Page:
So that's it for me - the Alex Duetto IV and a flow device is my choice or as rational a choice as I think I can make for me. I'll need to do the grinder next - and there I'm not up to speed just yet. But the concept of flat burrs that are angled seems to be trying to replicate a cone but with flat burrs, and so I suspect I'm starting to lean towards worm geared conical burr grinders but haven't done the reading.

And this is just where my journey has got me to - no doubt yours will be different and that's absolutely fine. I'd be very happy to read any thoughts or issues this post stimulates with a spirit to improving my thinking.

Happy caffeining!

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#2: Post by MB »

Cafelat Robot seems to efficiently tick off a lot of your boxes. No steam for milk drinks.
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#3: Post by Bluenoser »

That's a lot of analysis for 5 drinks a week. Go for a DB .. but after a few years, you will realize that a $600 manual, combined with a K-Plus, C40 Clik or Kinu ($300) will give you every bit of quality and with much, much less maintenance and greatly increased reliability. One drink a day will require only 30 seconds of grinding with the side benefit of 5 less pushups a day. Even if you do milk, a Bellman or Nanofoamer will provide latte art mix. From a hobby perspective though, it is quite interesting to experience the various machines, burr types and their nuances.

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#4: Post by cafeIKE »

Buy a Nespresso every coupla / three years.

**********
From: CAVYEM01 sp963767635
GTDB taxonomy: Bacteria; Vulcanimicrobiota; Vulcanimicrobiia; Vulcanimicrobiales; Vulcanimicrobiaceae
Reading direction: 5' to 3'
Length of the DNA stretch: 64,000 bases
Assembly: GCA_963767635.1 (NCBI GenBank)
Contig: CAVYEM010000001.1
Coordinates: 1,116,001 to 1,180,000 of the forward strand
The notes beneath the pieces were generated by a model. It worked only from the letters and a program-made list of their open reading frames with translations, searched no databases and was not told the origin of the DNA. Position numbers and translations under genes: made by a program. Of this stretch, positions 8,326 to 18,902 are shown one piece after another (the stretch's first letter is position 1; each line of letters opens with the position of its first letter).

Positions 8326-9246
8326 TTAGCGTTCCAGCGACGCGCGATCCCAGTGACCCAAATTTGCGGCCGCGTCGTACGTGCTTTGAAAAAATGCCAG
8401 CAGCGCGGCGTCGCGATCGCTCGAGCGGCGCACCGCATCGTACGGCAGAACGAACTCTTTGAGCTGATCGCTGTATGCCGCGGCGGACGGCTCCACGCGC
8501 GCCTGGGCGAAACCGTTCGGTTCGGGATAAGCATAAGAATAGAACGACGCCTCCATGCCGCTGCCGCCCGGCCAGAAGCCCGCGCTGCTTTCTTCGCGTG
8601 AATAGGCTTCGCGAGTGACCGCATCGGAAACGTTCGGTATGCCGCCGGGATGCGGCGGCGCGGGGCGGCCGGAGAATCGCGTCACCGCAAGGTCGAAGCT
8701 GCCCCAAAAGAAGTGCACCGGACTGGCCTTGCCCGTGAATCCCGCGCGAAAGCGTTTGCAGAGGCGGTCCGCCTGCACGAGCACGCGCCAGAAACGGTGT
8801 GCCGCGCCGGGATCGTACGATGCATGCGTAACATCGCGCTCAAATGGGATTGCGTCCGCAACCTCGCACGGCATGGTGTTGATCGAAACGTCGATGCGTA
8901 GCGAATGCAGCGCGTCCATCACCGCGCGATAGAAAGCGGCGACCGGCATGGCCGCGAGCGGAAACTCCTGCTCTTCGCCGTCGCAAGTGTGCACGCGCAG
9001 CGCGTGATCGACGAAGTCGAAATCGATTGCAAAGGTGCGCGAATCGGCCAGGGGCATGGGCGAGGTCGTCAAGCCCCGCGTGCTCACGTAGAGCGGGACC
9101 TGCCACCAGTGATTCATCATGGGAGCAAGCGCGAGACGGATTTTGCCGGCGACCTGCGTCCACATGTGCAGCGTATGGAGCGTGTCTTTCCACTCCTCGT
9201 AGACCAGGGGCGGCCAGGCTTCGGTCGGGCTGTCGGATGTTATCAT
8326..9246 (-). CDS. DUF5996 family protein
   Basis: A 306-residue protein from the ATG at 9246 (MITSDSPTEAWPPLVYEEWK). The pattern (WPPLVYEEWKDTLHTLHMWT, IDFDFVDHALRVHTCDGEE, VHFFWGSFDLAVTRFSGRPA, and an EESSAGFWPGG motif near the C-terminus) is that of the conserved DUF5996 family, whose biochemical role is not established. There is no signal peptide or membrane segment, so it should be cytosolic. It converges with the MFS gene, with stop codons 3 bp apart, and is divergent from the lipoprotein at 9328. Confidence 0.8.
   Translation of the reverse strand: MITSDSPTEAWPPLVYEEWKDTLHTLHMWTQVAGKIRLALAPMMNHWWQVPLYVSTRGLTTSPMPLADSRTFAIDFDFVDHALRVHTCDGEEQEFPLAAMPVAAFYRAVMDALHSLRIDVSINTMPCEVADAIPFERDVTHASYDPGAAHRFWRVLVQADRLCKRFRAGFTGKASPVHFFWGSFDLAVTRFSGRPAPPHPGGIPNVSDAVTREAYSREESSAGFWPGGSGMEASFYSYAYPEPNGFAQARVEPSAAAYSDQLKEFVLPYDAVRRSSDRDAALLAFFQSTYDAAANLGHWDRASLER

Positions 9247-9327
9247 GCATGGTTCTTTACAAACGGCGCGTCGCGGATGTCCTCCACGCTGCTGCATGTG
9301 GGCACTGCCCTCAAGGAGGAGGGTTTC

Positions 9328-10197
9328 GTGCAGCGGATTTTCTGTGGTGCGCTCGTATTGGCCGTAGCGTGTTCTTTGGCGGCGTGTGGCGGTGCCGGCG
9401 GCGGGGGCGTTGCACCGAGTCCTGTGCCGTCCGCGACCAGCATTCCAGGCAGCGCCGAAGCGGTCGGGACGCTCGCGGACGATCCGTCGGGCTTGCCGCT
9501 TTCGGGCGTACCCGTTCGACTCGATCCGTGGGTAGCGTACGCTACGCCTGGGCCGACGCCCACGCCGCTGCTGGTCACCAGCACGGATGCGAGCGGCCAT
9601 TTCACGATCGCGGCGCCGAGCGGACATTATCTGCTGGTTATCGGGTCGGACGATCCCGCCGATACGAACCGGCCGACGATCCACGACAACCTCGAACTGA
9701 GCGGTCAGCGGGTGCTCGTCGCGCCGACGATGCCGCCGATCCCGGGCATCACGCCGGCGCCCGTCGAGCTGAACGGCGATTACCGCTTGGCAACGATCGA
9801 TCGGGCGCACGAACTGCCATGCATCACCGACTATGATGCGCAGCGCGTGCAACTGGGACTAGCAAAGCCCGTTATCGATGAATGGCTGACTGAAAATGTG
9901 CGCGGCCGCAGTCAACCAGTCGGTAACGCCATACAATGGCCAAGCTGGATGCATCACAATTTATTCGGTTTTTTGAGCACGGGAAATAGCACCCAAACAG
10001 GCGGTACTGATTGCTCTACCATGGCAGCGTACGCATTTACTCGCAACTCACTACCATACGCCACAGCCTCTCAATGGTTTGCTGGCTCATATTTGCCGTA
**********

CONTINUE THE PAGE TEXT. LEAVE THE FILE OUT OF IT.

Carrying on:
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#5: Post by Jeff »

I didn't see anything about the usability of the machine. Awkward controls every morning outstrip fancy engineering for me. Engineering doesn't make great coffee, the people using the gear do. For simplicity, if you don't make milk drinks (or would be satisfied with a simple frother), a Robot (or Flair 58, though I haven't tried one) is going to be hard to beat for anything but light-roast coffees.

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#6: Post by another_jim »

Rational decisions require knowing yourself, your own preferences, tastes, and aesthetics. For instance, Jeff calls a Robot simple since it is completely controllable and intelligible. But to me, its a total pain to use a machine that can't heat its own water.

To the OP: If you are new to espresso; you cannot make a rational decision about what to buy, since you don't yet know what you like or what you are like in regard to this hobby. Buy something reasonable that will let you find out what brings you joy.
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#7: Post by VoidedTea »